Endangered California condors released in Redwood National and State Parks for first time since 1892

·2 min read

The amazing Prey-go-neesh, also known as California condors, are making their Pacific Northwest comeback.

For the first time in over a century, the critically endangered birds can be seen flying over Northern California’s redwoods.

The large birds first went absent from their native redwoods in 1892.

QUIZ: NAME THAT BIRD! CAN YOU MATCH THESE BEAUTIFUL BIRDS WITH THEIR CORRECT NAMES?

But the local Yurok Tribe successfully reintroduced four condors back into the ecosystem just last week.

The first pair was released on May 3, 2022, in Redwood National and State Parks, according to a U.S. Fish and Wildlife report, which reclaimed a "significant part of their former historic range."

The last condor was officially released on July 14, 2022, totaling four birds restored — three males and one female.

All four birds are between two and four years old, which is the age they’d typically become independent of their parents.

BURMESE PYTHON WEIGHING OVER 200 LBS. CAUGHT IN NAPLES, FLORIDA

The California condor is the largest flying bird in North America, according to National Geographic.

The body of an average condor can measure up to 4.5 feet tall and the wingspan up to 10 feet wide.

Condors are carnivorous, primarily feasting off the carcasses of dead mammals — and can weigh up to 31 pounds.

HAWAII'S THREATENED SPECIES: WHAT TO KNOW ABOUT PROTECTED WILDLIFE ON THE ISLANDS

In flight, the condor can fly up to 15,000 feet high, traveling dozens of miles a day to scout out food.

Yurok Wildlife Department Director Tiana Williams-Claussen explained in a statement that the condors have been a top priority for restoration since 2003, due to the Yurok’s "deep cultural connection" to the birds.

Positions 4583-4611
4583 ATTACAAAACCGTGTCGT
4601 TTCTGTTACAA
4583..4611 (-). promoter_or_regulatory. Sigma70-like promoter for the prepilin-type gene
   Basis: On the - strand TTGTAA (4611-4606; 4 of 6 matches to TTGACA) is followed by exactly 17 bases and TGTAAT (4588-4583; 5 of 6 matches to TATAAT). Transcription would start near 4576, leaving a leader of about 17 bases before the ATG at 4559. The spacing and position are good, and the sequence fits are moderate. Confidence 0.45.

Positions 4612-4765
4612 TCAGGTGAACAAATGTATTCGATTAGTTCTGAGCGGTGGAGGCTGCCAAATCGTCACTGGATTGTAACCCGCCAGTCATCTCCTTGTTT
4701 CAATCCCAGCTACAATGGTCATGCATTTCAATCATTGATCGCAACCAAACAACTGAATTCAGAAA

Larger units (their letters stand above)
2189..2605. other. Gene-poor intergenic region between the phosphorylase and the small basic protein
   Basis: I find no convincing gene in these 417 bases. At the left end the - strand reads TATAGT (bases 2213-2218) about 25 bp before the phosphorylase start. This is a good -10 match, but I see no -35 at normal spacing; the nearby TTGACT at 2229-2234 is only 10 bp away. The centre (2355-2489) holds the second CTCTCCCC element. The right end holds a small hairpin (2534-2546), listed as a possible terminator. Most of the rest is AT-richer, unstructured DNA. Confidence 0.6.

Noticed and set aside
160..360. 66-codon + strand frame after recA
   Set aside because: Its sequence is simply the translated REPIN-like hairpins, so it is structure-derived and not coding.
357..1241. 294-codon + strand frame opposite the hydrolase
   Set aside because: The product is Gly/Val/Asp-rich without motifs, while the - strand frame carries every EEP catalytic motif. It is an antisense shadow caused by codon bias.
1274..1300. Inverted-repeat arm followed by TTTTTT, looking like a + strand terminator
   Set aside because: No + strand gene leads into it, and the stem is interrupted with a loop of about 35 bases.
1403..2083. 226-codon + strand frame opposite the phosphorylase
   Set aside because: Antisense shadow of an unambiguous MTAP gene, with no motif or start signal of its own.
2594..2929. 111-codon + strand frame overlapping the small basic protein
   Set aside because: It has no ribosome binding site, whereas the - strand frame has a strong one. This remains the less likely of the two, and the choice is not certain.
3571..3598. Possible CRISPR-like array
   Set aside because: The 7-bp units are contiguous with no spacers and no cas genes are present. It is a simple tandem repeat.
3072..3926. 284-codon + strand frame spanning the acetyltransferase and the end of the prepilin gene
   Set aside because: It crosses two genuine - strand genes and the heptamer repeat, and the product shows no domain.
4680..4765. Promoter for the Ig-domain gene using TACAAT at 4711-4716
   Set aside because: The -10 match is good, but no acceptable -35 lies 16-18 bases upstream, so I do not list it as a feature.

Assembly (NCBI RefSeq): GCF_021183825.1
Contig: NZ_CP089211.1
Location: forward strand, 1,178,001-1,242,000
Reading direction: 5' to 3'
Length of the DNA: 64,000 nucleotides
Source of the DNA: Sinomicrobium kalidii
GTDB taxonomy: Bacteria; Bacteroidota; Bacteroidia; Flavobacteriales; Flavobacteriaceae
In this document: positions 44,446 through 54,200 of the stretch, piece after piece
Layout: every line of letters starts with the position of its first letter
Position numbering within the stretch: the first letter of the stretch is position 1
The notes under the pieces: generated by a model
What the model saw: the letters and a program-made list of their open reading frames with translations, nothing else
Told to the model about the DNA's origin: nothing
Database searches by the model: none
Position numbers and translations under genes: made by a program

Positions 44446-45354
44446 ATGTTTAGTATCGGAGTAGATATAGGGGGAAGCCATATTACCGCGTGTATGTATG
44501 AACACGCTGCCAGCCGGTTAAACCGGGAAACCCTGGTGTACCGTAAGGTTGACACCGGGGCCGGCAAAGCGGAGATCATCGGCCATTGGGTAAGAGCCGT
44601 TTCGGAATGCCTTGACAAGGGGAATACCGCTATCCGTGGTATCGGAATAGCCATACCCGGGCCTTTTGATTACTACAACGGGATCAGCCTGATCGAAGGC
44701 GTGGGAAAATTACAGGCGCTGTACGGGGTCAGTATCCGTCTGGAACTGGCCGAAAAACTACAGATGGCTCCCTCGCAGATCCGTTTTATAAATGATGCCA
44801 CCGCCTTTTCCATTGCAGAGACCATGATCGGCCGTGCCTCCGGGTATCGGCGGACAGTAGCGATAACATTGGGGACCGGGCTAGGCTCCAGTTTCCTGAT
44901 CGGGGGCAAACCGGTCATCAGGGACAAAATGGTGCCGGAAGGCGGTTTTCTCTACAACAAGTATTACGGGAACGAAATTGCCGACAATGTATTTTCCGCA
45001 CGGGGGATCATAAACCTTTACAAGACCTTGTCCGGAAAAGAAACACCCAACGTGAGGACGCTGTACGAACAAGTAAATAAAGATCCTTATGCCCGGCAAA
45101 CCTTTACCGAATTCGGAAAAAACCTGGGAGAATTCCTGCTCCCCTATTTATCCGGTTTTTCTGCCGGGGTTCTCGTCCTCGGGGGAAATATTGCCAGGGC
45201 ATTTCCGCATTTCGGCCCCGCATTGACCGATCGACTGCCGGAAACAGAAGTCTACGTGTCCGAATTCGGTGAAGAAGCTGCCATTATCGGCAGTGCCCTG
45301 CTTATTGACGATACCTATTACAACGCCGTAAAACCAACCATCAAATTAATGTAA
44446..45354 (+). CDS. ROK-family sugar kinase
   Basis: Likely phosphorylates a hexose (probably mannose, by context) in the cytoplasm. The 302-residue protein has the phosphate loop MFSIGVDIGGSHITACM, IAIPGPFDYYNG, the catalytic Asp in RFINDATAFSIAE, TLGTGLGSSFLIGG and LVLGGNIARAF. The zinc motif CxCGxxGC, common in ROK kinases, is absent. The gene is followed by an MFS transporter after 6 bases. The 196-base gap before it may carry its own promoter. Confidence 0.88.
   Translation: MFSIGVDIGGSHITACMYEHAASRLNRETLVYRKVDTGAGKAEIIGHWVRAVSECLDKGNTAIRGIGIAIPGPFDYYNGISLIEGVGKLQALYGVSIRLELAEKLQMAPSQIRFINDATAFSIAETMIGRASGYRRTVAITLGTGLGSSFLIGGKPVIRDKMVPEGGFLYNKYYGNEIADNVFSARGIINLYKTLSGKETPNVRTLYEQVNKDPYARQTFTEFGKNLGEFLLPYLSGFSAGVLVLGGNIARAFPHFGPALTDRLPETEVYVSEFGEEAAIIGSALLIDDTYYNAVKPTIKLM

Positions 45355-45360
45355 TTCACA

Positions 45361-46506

Organizations such as U.S. Fish and Wildlife and the National Park Service supported nearly two decades of planning and execution.

"Condor reintroduction is a real-life manifestation of our cultural commitment to restore and protect the planet for future generations," Yurok Tribe chairman Joseph L. James said in a statement.

"It is a historical moment in the Yurok Tribe, as we introduce our condors back home, providing that balance for us. Our prayers are answered."

It will take several years for the birds to begin reproducing — but U.S. Fish and Wildlife says it feels confident about the team’s future reintroduction model.

ROCKY MOUNTAIN WEST WILDLIFE: HOW TO SAFELY SEE BEAR, MOOSE, BISON AND OTHER YELLOWSTONE SPECIES

The Northern California Condor Reconstruction Program, made up of experts from the Yurok Tribe and Redwood National Park, will monitor the foursome from a brand-new management facility near the Klamath River.

"The return of the condors to the skies over the Redwoods represents a significant milestone in the restoration of this magnificent forest to its former glory," Redwood National and State Park Superintendent Steve Mietz said in a statement.

"This project is a model for listening to and following the lead of the park’s original stewards, healing both our relationship with the land and its original people," he said.